Every time there is a comparison drawn between British Prime Minister Theresa May and a former woman premier ‘Iron lady’ Margaret Thatcher it ends up in the argument that the former is an unelected incumbent while Thatcher had been through the rough and tumble of elections and competitive politics. By announcing a snap poll for June 8, Theresa May will, among other things, get over that handicap if she wins, as is widely expected.
With lawmakers having voted by a resounding 522 to 13 to back May’s call for an election, the third in a little over two years, the decks have been cleared for the general elections which will predictably be dominated by Britain’s vote to leave the European Union less than a year ago. May’s reasoning is unexceptionable—that she needs to consolidate her power as she faces both pro-EU opposition politicians and hardcore Brexit-backers inside her own party as the countdown begins for the process of break formally with EU to be completed.
The political and economic upheaval spawned by Brexit will require a strong government to tackle it and Theresa May is bracing herself for it in right earnest. She is conscious of the fact that much of her credibility would depend on how good a deal she can get from Europe. She said after the decision to go ahead with the snap poll as against the scheduled poll in 2020 that the early ballot would strengthen Britain’s negotiating hand with the 27-member EU. She said: “Brexit isn’t just about the letter that says we want to leave. It’s about…getting the right deal from Europe.”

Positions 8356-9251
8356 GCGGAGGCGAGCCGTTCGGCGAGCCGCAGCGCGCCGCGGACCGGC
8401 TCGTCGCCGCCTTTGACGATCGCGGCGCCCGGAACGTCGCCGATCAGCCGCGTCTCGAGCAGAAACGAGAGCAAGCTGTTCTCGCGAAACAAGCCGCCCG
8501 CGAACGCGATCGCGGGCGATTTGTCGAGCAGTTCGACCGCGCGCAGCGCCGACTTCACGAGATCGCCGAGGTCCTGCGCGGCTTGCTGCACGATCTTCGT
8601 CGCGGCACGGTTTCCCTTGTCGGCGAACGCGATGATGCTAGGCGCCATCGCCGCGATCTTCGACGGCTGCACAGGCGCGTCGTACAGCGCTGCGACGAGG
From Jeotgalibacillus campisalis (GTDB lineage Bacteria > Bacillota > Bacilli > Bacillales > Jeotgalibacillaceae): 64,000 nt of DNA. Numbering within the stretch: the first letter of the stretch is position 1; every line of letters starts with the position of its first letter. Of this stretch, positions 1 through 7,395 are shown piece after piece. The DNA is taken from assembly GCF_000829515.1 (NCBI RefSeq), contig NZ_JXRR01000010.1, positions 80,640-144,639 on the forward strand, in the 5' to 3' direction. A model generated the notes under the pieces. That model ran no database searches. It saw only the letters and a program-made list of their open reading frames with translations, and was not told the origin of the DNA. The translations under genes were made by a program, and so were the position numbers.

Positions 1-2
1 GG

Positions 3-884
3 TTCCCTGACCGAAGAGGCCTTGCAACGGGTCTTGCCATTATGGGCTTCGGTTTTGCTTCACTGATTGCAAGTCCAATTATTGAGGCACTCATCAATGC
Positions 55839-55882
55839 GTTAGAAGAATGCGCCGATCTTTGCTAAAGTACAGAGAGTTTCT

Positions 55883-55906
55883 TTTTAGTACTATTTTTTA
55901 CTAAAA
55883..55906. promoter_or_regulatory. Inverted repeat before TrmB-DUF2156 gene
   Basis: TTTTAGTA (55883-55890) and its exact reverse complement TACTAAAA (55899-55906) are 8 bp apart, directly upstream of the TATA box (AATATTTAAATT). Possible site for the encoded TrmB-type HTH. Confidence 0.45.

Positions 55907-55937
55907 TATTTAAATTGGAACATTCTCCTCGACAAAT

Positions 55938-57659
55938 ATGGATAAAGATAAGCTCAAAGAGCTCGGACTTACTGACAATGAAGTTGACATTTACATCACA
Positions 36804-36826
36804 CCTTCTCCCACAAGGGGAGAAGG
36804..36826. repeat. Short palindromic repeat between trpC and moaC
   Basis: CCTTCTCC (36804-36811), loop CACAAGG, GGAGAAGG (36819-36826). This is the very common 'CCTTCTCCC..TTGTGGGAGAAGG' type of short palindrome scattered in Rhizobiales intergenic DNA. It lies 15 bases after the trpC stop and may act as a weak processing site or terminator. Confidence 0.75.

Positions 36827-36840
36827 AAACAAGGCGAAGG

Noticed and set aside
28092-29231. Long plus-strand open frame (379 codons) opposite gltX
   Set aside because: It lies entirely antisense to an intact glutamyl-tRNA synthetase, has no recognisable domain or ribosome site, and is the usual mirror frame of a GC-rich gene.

Theresa May’s Conservatives currently hold 330 of the House of Commons seats while Labour has 229. With the odds favouring the Conservatives to record an enhanced victory, Labour is shy to admit that an election at this stage will not suit the opposition party. Its leader Jeremy Corbyn said the election “gives the British people the chance to vote for a Labour government that will put the interests of the majority first.” All said and done, however, whatever be the outcome of the election, Brexit is a reality from which there is no going back.